I have a song track which is a mixture of a voice and instruments. As I give it reverb effects, the voice gets overshadowed by instrumental sounds. I wonder if I could make only voices louder than background instrument sounds.
Are they different stems?
Unless they are separate tracks no.
Or something like iZotope RX 7
This will allow you to isolate certain frequency ranges and process them as separate tracks:
That’s a pretty expensive solution and there are plugins (audionamix I think) that attempt to demix elements by type, though I haven’t heard anything stellar in this regard. There are vocal isolators that work by flipping the phase too, but if you just want to raise the vox a little couldn’t you just place your mix on a track and send it to 2 different groups? One for the mix as a whole and the other for vox. Then you could apply your reverb to the mix group, and carve out your vox frequency band on the vox group with cuts on either side. Then you could raise it to taste and apply whatever other effects to help clarify it without the mix reverb.
I’ve got mb-7 but I would probably try it this way first.
Have you tried adding a compressor on the track? It will bring the highest peaks of your audio and lowest parts closer together. It will change how the mix sounds, but I guess that’s what you want.
The OP never claimed to be on a limited budget. And of course there are other, cheaper and more labor intensive options? But IMO this is one of the best ways to get this done.
Thanks for all you guys’ professional answers. I am trying out the compressor, and if I don’t get satisfactory result I will think about using a tool like BlueCatAudio.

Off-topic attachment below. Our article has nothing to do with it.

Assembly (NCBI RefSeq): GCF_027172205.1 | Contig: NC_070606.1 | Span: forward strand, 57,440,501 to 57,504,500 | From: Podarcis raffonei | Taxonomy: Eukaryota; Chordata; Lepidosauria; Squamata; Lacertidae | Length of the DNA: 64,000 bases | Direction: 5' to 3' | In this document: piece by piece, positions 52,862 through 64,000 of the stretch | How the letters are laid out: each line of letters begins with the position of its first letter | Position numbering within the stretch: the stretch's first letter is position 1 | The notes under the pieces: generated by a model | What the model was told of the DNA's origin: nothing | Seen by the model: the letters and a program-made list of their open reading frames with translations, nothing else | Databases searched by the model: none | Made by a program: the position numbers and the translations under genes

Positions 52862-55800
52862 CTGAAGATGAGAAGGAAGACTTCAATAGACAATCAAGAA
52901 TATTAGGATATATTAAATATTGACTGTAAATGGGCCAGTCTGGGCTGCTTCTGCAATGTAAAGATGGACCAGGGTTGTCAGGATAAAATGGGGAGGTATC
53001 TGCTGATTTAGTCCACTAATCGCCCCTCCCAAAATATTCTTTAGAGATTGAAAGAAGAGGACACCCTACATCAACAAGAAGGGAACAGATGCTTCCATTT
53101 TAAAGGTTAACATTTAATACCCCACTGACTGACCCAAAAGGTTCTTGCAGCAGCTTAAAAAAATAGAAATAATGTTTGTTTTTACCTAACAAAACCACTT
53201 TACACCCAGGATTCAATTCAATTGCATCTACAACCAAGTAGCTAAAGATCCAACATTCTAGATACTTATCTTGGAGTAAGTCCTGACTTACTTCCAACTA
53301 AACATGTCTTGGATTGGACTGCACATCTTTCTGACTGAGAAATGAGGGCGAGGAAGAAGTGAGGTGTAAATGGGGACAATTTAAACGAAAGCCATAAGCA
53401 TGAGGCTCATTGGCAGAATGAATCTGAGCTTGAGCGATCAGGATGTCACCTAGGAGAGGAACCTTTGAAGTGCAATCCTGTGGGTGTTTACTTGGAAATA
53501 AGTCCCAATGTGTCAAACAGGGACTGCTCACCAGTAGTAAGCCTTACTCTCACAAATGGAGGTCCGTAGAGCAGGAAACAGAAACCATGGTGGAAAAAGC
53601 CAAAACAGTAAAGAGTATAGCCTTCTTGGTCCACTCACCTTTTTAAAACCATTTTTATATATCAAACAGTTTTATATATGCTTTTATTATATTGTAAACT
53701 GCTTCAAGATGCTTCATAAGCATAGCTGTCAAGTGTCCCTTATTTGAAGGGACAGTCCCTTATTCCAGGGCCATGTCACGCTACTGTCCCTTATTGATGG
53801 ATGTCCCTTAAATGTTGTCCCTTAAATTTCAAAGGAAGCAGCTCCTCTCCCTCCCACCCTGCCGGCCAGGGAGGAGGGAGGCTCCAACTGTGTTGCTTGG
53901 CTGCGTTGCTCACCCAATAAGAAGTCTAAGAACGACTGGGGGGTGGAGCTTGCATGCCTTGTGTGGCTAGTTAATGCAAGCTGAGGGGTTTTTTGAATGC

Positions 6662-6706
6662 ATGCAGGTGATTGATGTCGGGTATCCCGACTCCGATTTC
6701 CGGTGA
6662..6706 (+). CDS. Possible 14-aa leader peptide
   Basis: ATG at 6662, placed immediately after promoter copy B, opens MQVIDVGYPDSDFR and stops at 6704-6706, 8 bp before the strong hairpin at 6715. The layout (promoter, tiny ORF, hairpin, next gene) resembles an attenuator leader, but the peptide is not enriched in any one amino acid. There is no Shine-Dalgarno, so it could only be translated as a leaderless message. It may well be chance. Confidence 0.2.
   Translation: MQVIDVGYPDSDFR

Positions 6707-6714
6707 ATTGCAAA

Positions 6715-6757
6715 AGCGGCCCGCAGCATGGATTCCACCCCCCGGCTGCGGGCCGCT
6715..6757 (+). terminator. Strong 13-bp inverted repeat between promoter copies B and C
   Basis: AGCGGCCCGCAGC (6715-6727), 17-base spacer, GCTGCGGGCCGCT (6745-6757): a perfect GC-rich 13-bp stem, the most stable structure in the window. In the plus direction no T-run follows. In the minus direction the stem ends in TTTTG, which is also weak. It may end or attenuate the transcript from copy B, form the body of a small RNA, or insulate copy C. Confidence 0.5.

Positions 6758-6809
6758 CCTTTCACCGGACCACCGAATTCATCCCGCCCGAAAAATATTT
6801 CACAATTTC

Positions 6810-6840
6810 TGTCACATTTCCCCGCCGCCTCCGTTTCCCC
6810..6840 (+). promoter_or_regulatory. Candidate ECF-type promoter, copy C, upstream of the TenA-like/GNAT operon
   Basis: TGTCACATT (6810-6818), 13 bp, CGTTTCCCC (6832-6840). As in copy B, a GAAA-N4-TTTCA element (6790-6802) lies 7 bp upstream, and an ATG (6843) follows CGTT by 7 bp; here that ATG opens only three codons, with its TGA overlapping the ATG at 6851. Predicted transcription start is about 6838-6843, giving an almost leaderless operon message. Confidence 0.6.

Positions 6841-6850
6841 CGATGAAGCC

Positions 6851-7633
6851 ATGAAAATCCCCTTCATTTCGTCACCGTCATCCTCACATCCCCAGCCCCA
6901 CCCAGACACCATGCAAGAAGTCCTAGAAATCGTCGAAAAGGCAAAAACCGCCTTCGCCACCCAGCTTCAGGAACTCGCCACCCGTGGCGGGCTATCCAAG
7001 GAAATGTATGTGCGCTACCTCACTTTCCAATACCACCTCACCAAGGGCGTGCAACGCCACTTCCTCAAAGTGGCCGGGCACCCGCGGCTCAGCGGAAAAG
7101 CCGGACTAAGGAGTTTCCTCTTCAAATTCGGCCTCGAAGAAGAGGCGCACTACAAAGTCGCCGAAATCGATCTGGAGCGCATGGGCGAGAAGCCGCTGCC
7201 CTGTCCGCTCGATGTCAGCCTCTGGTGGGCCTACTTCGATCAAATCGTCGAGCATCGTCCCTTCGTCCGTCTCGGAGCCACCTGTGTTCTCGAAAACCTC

+1, the new Music Rebalance feature beats anything I’ve ever heard before hands down. Try the free 30-day demo.
This looks really cool. Thanks for posting about it. Didn’t know it existed.
I’m surprised that everyone is jumping in with plugin and technology solutions to a problem which is likely due to a lack of mixing experience. This isnt meant to be critical of OP, we’ve all been there and are all still learning.
That said if this happened to me I would start looking at the basic balance of mix first. My guess is its very dense and some subtractive eq to sounds masking the vocal would help it to pop out.
I’d also ask how are you adding reverb, as an insert or via FX send. If you are doing it as insert what is the mix value of direct to fx, obviously at higher settings you’d be getting nothing but reverbed vocal which can be washed away in the mix.
Personally I rarely use reverb on insert and instead tend to use a send a Reverb FX Channel which allows me to always have direct vocal which helps cut thru while more accurately adding the amount of reverb that I want on top. Not to mention you can do cool things like set up a gate or expander on the fx channel so reverb only comes in when dynamics of vocal change.
That said +1 on reasonable use of the Vintage compressor plug with no more than 3-5 dB compression at peaks on vocal as well to give it some body to compete with other sounds.
We are of course assuming that the problem is a single recording with everything on one track: